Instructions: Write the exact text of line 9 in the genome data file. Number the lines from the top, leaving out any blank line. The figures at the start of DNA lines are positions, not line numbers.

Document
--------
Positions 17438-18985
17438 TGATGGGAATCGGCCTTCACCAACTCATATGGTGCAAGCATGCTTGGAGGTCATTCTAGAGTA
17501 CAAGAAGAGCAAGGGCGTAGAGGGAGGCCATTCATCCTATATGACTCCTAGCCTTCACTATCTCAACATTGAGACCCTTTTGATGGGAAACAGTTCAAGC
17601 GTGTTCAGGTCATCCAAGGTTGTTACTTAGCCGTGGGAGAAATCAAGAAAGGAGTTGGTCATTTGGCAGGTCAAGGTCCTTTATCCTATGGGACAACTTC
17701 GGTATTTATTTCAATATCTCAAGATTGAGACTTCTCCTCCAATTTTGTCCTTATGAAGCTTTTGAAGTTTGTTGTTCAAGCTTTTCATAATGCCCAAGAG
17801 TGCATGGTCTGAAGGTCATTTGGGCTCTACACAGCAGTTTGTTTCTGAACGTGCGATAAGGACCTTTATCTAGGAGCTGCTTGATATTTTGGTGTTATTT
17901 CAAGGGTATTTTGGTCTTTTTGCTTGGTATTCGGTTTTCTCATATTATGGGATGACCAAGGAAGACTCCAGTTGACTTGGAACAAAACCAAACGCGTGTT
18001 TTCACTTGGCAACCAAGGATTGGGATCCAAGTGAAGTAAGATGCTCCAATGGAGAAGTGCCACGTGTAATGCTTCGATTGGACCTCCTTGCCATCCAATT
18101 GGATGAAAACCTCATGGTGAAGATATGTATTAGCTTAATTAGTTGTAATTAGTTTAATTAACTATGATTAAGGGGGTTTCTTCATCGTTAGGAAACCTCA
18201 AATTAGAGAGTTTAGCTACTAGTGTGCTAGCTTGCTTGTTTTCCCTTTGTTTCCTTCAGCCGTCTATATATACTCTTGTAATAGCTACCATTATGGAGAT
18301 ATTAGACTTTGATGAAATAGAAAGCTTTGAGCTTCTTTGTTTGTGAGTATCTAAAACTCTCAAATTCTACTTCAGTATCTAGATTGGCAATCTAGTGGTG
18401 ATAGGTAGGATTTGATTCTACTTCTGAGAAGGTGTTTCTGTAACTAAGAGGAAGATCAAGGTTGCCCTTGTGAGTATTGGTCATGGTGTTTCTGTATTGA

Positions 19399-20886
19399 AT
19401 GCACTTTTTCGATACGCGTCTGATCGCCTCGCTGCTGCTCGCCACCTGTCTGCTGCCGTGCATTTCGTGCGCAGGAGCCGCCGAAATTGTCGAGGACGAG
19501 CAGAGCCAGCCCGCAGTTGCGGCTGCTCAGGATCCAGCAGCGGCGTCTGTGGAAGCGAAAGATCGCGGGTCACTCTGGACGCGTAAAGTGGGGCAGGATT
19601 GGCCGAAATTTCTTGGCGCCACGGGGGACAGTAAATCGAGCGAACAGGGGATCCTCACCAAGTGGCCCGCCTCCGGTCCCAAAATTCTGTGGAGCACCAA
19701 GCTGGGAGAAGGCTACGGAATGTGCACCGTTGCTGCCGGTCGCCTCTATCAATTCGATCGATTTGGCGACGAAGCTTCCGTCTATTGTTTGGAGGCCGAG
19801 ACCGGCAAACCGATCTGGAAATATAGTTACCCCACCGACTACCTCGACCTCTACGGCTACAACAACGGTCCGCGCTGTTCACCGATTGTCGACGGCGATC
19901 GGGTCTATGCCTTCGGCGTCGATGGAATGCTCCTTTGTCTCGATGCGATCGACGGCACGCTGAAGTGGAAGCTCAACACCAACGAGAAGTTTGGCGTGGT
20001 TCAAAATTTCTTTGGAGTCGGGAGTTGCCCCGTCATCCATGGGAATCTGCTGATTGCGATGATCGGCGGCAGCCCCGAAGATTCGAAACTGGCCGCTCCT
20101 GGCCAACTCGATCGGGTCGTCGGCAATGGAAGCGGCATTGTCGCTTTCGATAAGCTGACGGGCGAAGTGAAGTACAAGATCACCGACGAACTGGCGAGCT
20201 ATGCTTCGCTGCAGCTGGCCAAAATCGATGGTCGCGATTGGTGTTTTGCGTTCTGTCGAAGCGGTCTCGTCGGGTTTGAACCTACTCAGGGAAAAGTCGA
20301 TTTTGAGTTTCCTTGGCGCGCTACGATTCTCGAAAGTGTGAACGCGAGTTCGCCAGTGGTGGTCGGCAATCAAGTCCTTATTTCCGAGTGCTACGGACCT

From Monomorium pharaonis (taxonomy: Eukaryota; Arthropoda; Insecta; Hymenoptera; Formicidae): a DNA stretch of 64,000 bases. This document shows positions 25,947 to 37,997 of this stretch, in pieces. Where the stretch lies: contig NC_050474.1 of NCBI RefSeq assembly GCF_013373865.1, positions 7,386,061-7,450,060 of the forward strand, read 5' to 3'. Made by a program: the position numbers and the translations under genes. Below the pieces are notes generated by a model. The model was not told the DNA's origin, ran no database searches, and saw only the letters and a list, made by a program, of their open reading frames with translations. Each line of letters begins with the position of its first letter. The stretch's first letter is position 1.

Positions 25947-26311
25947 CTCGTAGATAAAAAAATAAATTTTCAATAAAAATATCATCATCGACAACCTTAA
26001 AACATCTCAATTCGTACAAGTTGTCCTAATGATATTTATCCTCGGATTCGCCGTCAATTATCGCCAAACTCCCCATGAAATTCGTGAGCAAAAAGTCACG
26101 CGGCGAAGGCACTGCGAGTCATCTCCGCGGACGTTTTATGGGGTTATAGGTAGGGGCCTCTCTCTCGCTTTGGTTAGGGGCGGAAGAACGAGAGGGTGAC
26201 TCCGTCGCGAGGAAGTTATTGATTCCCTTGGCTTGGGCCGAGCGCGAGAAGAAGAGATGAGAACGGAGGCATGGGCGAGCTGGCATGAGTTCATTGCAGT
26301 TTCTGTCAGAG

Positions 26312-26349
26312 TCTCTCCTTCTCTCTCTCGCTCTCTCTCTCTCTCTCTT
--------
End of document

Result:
18101 GGATGAAAACCTCATGGTGAAGATATGTATTAGCTTAATTAGTTGTAATTAGTTTAATTAACTATGATTAAGGGGGTTTCTTCATCGTTAGGAAACCTCA